Anonymous said…
Good read indeed.
@ Haseeb Asif: The Shi'a 'community' has always been Shi'a community. Of course, there are individuals who are embracing Shi'a Islam now, but the community itself has always been there since the time of the Prophet(PBUH) and Imam Ali (as).(In fact, the word Sh'ia itself has been used in the Quran, as well as in Hadees but nowhere is to be seen the word Sunni, in those two most authentic sources for Muslims.) I won't be going into the details here but one can say that those companions of Prophet(PBUH), and there were quite a few, who deemed Ali as the righteous successor of Prophet (PBUH) were Shi'a.
The inception of Shi'a Islam was not a political accident. I would spare you the details here as well. If you want to know a little more about the Shi'as then I recommend you watch this, a presentation at MIT about Shi'a Islam:

(PS. Do NOT take his each and every word as most authentic. He is not a religious authority, but overall, the presentation is quite informative for those who want to know about Shi'as and those who have misconceptions about them.)
karachikhatmal said…
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karachikhatmal said…

Wonderful post. I really enjoyed reading it. Last Moharram I had done what was sort of a dumbed down version of this idea for a documentary called 'Legend of Kerbala'. Will upload it soon and share the link if you're interested, had this insanely interesting portuguese guy who went from Catholic to Sikh to Shia!


"Shiism is a myth in more ways than one, the events of Karbala and the subsequent deaths of the 11 Imams (they weren't all poisoned, that is historical fact) are themselves muddled in creative storytelling."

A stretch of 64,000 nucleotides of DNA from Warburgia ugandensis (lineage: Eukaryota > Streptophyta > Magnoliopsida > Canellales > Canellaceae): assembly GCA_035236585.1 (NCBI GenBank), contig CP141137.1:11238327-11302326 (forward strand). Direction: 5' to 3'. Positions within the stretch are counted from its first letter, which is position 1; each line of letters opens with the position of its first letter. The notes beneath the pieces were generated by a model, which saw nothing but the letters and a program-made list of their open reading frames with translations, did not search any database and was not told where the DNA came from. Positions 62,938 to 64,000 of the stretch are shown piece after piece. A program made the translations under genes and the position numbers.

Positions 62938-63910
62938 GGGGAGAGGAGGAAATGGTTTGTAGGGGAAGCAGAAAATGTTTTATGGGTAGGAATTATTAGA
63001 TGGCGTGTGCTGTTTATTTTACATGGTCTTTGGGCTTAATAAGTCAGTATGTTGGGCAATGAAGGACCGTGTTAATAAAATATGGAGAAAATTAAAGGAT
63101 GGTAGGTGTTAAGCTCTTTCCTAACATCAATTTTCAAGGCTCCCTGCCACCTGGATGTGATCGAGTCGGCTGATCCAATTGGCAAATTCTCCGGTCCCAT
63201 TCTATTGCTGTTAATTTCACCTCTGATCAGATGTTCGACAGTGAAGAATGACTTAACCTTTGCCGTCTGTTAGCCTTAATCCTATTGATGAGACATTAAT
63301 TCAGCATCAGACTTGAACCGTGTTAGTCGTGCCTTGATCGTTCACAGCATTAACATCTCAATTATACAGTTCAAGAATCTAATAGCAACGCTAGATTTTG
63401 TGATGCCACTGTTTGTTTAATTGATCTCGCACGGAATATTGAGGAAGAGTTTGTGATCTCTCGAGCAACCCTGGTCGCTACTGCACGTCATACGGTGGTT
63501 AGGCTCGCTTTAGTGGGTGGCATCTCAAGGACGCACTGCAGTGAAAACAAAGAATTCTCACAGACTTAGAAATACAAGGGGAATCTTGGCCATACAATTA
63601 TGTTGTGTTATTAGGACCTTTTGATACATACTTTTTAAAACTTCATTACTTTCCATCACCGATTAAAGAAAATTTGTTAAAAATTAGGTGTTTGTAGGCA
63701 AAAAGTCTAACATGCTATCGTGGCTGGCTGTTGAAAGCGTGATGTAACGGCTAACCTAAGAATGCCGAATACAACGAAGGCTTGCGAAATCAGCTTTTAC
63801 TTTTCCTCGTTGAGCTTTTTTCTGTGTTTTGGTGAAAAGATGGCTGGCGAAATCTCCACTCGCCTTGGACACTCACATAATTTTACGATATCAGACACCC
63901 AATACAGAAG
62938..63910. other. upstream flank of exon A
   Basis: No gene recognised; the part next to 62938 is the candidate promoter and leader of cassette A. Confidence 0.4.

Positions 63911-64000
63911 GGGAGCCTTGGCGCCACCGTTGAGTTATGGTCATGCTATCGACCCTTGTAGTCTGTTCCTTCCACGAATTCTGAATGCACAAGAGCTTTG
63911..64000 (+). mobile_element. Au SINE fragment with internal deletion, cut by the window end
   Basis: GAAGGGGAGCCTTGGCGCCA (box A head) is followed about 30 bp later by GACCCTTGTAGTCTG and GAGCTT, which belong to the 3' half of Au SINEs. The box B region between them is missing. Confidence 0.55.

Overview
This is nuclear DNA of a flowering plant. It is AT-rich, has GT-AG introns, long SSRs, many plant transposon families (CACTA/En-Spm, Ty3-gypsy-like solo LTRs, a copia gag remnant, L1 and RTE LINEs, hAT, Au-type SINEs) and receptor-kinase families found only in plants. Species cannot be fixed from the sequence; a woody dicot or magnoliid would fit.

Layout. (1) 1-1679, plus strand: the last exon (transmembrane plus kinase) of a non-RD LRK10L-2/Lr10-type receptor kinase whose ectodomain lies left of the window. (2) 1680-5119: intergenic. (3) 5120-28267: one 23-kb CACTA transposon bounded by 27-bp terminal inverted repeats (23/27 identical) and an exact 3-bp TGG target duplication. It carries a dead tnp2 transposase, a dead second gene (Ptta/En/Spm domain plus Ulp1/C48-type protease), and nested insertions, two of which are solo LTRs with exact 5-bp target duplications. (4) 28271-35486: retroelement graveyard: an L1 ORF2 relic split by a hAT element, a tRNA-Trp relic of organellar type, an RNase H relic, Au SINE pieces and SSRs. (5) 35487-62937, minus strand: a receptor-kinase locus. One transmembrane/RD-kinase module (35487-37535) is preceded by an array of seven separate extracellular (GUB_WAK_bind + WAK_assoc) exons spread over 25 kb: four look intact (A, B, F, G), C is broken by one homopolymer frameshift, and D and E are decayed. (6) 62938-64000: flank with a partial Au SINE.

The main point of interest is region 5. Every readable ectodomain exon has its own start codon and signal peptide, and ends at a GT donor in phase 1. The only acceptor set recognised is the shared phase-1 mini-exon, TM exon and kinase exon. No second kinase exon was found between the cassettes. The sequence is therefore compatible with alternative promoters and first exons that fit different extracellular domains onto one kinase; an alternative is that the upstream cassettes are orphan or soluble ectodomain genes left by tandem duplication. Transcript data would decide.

Growing up, it was very difficult to come to terms with the supernatural recounting of the mythologies as they were narrated as historical fact. In that sense, it becomes very difficult to divorce the 'political' especially as it implies a temporal account of events, which can be difficult.

That said, the roots of the issue can be traced back to several events - as anon stated - which predate Kerbala. The most pertinent is Eid-e-Ghadeer when the Prophet said 'Man kuntu Maula, Ali-un Maula' and in the eyes of many affirmed Ali's succession.

Then there is the controversy about the Prophet's death, where the companions decided that the Prophet was hallucinating and decided to choose a successor amongst themselves. And there is the Battle of Camel etc, and the death/murder of Fatima. My point is that all these events have political undertones - or may even be seen as overtly political - but they keep generating the myth, so that the event of Kerbala emerges as the apotheosis of what had been going on.

But in any case, the political reasons in my mind seem as a way of understanding the struggle in a non-sacred context. Because theologically Shias believe that the Prophet was at a higher plane, that he always existed as a Prophet, and that indeed him, Fatima and the 12 Imams were all Masoom (innocent of sin) all of which - when taken as an article of faith - throw all the events I mentioned in a completely different light. And as Awais's post explains, the participation in these beliefs occurs regularly because that is the way the myth remains alive.
Took me time to read most the remarks, but I really appreciated the post. It proved to be Very useful to me and I am confident to just about all the commenter here! It's always nice when you can not merely be enlightened, but additionally entertained! I'm sure you had fun writing this kind of post.
puzzled said…
this also tells one more thing....husain resisted ,gave his life ,when islam changed from a democracy to an autocracy....a khaliffa is an elected head,yazid was nominated...
His struggle is eternalized in ritual...but it cannot be brought into real life until becomes the force of ethics....."resist the wrong in a just way,don't take lives,give life for a purpose"